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Welcome to the December edition of Emergency Medicine Journal, the final one for 2020. This has been an ‘interesting’ year for Emergency Physicians and their departments, with many changes to working practices. We hope you are keeping well in these uncertain times.
The Editor’s choice this month is a randomised controlled trial (Chauvin et al) wherein patients requiring blood gas measurement were randomised to arterial or venous sampling. While the findings of less pain and increased ease for venous sampling might not be surprising, it is surprising that the clinical utility of the biochemical data (as assessed by treating physician) is equivalent. This provides further evidence to support the move to venous blood gases for most patients.
Vascular access in paediatric patients is the focus of Girotto et als’ paper, which validates predictive rules (DIVA and DIVA3) for difficult venous access. Of interest are the additional factors (nurse assessment of difficulty, and dehydration status of moderate severity or more) which identified difficult access when the rule had not predicted difficulty in siting a venous cannula.
Targets: achievement and effects
There has long been intense debate regarding the use of quality metrics to assess performance of Emergency Departments (cf the ‘Goodhart principle’). A number of papers in this month’s EMJ look at ‘targets’- the effect the presence of targets can have, and the ramifications of attempts to achieve targets.
Sethi et al have used a ‘before and after’ study design to retrospectively assess the effect on Emergency Department Clinical Quality Indicators of hospital-wide interventions to improve patient flow through the hospital (the ‘Reader’s choice’ for this month). An improvement in the Emergency Department quality indicators was demonstrated when a programme designed to improve patient flow through the hospital was undertaken. The authors suggest that this programme may have resulted in a hospital-wide focus on the issue of ‘exit block’ and this may have had a significant effect, by changing the ‘culture’ of the hospital.
This is complemented neatly by two further papers in this month’s EMJ. First, Paling et al, looks at waiting times in Emergency Departments, using routinely collected hospital data. This paper suggests that higher bed occupancy, and higher numbers of long stay patients, increases the number of patients who remain in the Emergency Department beyond the ‘4 hour target (for England)’. Second, Man et al studied the long waiting times for Emergency Medical Services (EMS), due to delayed handover from ambulance to the Emergency Department (referred to as ‘ambulance ramping’). The interventions within the Emergency Department designed to improve achievement of the ‘4 hour target (for Australia)’ also reduced EMS wait times. As with the Sethi paper, improving patient flow has a wider reaching impact.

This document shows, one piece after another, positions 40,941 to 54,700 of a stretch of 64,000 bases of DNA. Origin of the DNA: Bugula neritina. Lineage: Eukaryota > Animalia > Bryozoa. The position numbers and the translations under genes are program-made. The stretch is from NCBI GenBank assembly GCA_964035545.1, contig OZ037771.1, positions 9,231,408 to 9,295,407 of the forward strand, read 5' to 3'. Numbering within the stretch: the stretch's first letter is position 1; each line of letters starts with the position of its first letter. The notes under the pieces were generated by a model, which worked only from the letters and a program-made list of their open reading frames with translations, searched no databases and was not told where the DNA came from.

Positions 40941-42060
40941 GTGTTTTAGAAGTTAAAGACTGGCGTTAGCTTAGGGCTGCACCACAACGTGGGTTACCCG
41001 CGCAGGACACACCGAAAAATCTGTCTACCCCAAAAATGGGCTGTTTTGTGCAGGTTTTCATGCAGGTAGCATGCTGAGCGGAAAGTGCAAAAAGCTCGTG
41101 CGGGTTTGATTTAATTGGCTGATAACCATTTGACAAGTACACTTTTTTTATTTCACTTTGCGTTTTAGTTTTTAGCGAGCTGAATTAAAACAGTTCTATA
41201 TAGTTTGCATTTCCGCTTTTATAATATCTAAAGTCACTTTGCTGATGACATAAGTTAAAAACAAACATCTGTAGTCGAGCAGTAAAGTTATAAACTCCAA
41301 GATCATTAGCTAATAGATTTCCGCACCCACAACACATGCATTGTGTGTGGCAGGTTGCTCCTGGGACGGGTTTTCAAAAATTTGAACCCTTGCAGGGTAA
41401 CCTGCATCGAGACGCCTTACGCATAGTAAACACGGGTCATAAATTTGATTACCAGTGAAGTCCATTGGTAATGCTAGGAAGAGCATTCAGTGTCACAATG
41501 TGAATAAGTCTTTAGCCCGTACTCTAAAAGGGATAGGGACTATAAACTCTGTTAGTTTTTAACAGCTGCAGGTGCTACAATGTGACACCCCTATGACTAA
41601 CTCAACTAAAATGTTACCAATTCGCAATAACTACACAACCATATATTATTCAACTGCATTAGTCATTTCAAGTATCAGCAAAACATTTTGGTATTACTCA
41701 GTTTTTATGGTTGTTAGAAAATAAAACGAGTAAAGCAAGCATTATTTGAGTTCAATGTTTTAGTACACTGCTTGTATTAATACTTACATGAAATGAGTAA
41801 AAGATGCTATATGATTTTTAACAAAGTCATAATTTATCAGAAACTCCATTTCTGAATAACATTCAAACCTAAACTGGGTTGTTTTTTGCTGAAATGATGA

Another paper related to this topic is a validation of the NEDOCS overcrowding score, by Hargreaves et al. This paper assesses this tool against clinician perception of crowding and patient safety. The relationship between changes in overcrowding score and clinician’s perception was assessed, and refinements to the score suggested. The differences between physician and nurse perceptions of crowding and safety are intriguing, however the ‘bottom line’ may be that the search continues for the perfect scoring system for crowding.
Mental health in the emergency department
A cross-sectional study of Emergency Department attendances across England (Baracaia et al) is discussed in Catherine Hayhurst’s commentary. This reminds us of the high prevalence of patients presenting with mental health symptoms to our departments, and stimulates thought about how we can better meet their needs. This is further illustrated by the papers looking at care pathways for patients with self-harm who use ambulance services (Zayed at al), and the mental health triage tool derived using a Delphi study by Mackway-Jones.
Emergency departments and COVID
This month sees three papers related to COVID-19. Walton et al describe some of the key themes from an operational perspective, faced by UK Emergency Departments. These themes will be familiar to many readers, as will some of the suggested solutions to the challenges.
Choudhary and colleagues have looked at changes in clinical presentation of cardiovascular emergencies (acute coronary syndromes, rhythm disturbances and acute heart failure) and their management during the pandemic. While the changes in patient behaviour (eg, reduced attendance) are well known, the changes in clinician behaviour (eg, increased use of thrombolysis) are not.
The third paper describes changing patterns of Paediatric attendances to Emergency Departments in Canada during the pandemic (Goldman et al); the findings here will chime with us all.
A simple communication tool
A personal favourite of mine (notwithstanding a conflict of interest!), is a report on a quality improvement initiative by Taher and colleagues. This project looked at reducing patient anxiety and improving patient satisfaction in the ‘rapid assessment’ area of a busy Emergency Department. This paper has much to commend it: involvement of patients in the analysis of the issue, patient-centred metrics, and a neat description of control charts and their use. Moreover, the simple ‘AEI’ communication tool described is one that I find elegant, effective and have adopted into my practice.
Funding The authors have not declared a specific grant for this research from any funding agency in the public, commercial or not-for-profit sectors.
Competing interests None declared.
Patient consent for publication Not required.
Provenance and peer review Not commissioned; internally peer reviewed.
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